A big blow to kids who hoped their family connections would get them into a prestigious college could be coming as one of Assemblymember Phil Ting’s last bills on his way out of office would ban legacy admissions at universities statewide.

When the conservative-majority US Supreme Court shot down affirmative action at colleges and universities last June, one unexpected backlash to that decision was a push to ban legacy admissions at those universities as well. Legacy admissions are sort of the opposite of affirmative action, as they’re college admissions that give a leg up to students who have parents or grandparents who are alumni of that university. The obvious ploy for the university is that those parents and grandparents tend to be wealthy, and therefore more likely to make financial contributions to the school, while the students that benefit from legacy admissions tend to be white and wealthy.

Several universities nationwide have since banned legacy admissions, and the states Colorado and Virginia have also outlawed legacy admissions at public universities. Maryland has banned legacy admissions at both public and private colleges. And now the New York Times reports that our own state Assemblymember Phil Ting has a bill in the state legislature that would ban legacy admission at California’s private universities.

California’s public universities already do not allow legacy admissions.

“It makes complete sense to now ensure that we don’t look at someone’s wealth or lineage with the university to decide whether to admit them,” Ting told the Times. He said his bill “doesn’t ban admitting donors’ or alumni children,” but “it just ensures that there’s no preferential treatment.”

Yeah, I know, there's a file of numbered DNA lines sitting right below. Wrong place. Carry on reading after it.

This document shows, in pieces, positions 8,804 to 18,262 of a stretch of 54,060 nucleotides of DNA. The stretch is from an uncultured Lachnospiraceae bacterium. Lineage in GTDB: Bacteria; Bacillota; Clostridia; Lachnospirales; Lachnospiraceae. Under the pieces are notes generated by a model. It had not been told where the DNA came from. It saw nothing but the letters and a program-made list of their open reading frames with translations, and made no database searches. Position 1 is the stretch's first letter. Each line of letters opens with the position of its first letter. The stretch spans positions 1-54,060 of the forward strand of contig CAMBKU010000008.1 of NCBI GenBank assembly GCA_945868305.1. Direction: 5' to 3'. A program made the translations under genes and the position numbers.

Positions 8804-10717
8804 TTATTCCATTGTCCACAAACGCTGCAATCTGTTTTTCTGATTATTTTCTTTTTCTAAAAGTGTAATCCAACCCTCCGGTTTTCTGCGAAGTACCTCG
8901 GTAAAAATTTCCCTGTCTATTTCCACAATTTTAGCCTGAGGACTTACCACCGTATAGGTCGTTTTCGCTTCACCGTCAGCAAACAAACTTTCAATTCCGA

It will probably not come as a shocker to you that the two California private universities with the largest percentages of legacy admission students are Stanford and USC, both with 14% of their incoming student bodies being legacy admitted, according to the most recent year’s data. The University of Santa Clara was not far behind at 13%.

Ting’s bill AB 1780 has already passed the state Assembly 55-0, and is currently in state Senate committees. The measure would have to pass the state Senate by August 31, and be signed by Governor Newsom, to become law.

Phil Ting, of course, is in the final months of his state Assembly term. He’ll be termed out at the end of this year, and SF Supervisor Catherine Stefani is running to be his successor.

Related: Affirmative Action Decision at Supreme Court Will Likely Mean Less Diversity at California's Private Universities [SFist]

Image: Palo Alto, CA, USA - Sept. 17, 2015: Stanford University Hoover Tower. Completed in 1941, the 50th year of Stanford University's anniversary, the tower was inspired by the cathedral tower in Salamanca, Spain. (Getty Images)